Joe Biden plans to veto any legislation by Congress that attempts to overturn his decision to waive solar tariffs on four Southeast Asian nations for two years, according to White House officials. The waivers, intended to serve as a “bridge” while domestic manufacturing expands, have become contentious, as some believe they give an unfair advantage to foreign manufacturers.
In June of last year, the Biden administration waived tariffs on solar panels from Cambodia, Malaysia, Thailand, and Vietnam. The policy has increased domestic solar production since Biden took office. However, a House committee voted last week to restore the tariffs, which would reverse Biden’s suspension. The legislation is now expected to come up for a full vote in the House.
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Biden’s national climate advisor Ali Zaidi defends the administration’s position, saying, “This legislation would sabotage U.S. energy security. It would undermine our momentum in creating a massive new domestic industry.” He added that it would also jeopardize jobs in the solar industry, which are crucial for addressing the climate crisis.
The U.S. is projected to increase domestic solar panel manufacturing capacity by eight times by the end of 2024. As a result, the White House maintains that the president does not plan to extend the tariff suspension beyond two years, as domestic manufacturing has shown significant growth.
Auxin Solar, a small solar panel manufacturer in California, filed a complaint against competitors in Cambodia, Malaysia, Thailand, and Vietnam. They argued that these countries were using Chinese-made components to assemble solar panels for sale in the U.S., effectively skirting the tariffs on Chinese products.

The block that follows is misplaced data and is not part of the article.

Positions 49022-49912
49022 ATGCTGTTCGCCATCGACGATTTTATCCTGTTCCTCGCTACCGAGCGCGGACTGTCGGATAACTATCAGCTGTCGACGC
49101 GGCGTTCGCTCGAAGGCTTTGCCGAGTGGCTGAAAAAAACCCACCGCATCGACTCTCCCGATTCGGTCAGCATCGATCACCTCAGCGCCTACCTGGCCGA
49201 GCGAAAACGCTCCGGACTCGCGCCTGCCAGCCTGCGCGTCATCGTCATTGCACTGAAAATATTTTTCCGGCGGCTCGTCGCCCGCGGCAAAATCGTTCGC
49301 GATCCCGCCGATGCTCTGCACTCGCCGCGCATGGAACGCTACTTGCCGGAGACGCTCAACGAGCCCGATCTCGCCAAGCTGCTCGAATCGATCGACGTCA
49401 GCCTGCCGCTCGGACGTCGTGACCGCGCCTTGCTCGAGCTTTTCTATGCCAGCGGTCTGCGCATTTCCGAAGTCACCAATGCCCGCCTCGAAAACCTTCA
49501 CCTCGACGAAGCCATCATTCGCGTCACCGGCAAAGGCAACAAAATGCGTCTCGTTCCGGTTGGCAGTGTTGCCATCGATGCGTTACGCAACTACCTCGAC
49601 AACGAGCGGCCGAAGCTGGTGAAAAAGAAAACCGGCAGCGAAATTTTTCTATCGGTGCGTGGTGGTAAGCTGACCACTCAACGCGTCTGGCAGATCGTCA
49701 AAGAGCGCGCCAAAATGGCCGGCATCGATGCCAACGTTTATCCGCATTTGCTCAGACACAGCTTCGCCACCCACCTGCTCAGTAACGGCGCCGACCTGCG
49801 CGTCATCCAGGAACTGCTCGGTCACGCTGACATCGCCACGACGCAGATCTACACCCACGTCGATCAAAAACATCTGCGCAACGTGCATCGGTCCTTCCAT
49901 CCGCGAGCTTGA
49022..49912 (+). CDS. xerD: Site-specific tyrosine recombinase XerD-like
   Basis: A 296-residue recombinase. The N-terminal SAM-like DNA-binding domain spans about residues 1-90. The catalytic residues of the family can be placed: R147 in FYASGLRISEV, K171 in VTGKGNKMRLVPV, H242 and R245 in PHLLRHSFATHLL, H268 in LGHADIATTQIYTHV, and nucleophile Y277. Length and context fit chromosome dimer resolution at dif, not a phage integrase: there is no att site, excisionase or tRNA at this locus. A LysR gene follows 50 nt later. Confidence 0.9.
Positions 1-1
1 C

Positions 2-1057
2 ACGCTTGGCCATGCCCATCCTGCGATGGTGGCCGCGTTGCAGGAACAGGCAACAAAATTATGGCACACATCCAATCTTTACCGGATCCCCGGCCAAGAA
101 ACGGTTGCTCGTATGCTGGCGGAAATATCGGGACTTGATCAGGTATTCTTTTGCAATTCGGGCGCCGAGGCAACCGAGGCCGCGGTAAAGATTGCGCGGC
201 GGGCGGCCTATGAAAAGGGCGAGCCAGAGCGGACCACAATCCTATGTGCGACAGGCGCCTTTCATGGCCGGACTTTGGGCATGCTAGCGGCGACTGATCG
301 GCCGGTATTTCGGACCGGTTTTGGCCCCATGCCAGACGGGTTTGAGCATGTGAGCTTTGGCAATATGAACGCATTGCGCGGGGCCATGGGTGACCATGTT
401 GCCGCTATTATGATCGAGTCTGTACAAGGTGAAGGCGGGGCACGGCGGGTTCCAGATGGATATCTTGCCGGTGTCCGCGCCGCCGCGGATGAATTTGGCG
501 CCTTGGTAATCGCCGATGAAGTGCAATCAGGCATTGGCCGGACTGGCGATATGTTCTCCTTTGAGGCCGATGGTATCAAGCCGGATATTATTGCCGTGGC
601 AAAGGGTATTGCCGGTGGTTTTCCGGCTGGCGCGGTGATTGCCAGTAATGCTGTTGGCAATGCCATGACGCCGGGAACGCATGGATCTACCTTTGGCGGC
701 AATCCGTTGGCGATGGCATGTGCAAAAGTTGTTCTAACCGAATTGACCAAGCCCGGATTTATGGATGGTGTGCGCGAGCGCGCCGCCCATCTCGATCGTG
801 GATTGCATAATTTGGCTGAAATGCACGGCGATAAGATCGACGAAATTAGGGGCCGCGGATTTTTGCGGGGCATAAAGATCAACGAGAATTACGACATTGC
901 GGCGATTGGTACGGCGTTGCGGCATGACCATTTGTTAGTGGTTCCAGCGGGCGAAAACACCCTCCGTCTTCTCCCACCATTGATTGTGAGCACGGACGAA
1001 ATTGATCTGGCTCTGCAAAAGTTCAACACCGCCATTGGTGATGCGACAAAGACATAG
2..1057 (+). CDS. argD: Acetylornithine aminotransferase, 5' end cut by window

U.S. solar projects were thrown into chaos when the Commerce Department announced its investigation into the matter, as fears that tariffs might triple the cost of solar panels impacted project costs and import decisions.
The Biden administration’s decision to waive the tariffs has faced criticism from domestic manufacturers and the companies impacted by the waiver. For example, First Solar, a major U.S. solar panel manufacturer, called the decision “disappointing” and one that “only benefits China’s state-subsidized solar industry.”
However, companies in the solar power installation business have praised the administration’s actions. Heather Zichal, CEO of the American Clean Power Association, lauded the decision as a “bold act of leadership.” Abigail Ross Hopper, president and CEO of the Solar Energy Industries Association, said it would “protect existing solar jobs” and foster domestic manufacturing.
With Biden’s commitment to vetoing any congressional efforts to overturn his solar policy, it is clear that the administration is determined to push forward with its plans to expand the domestic solar industry. Only time will tell if this decision proves fruitful for American workers and the nation’s energy security.
Here is a report from last year describing the tariff waivers at the time Biden ordered them: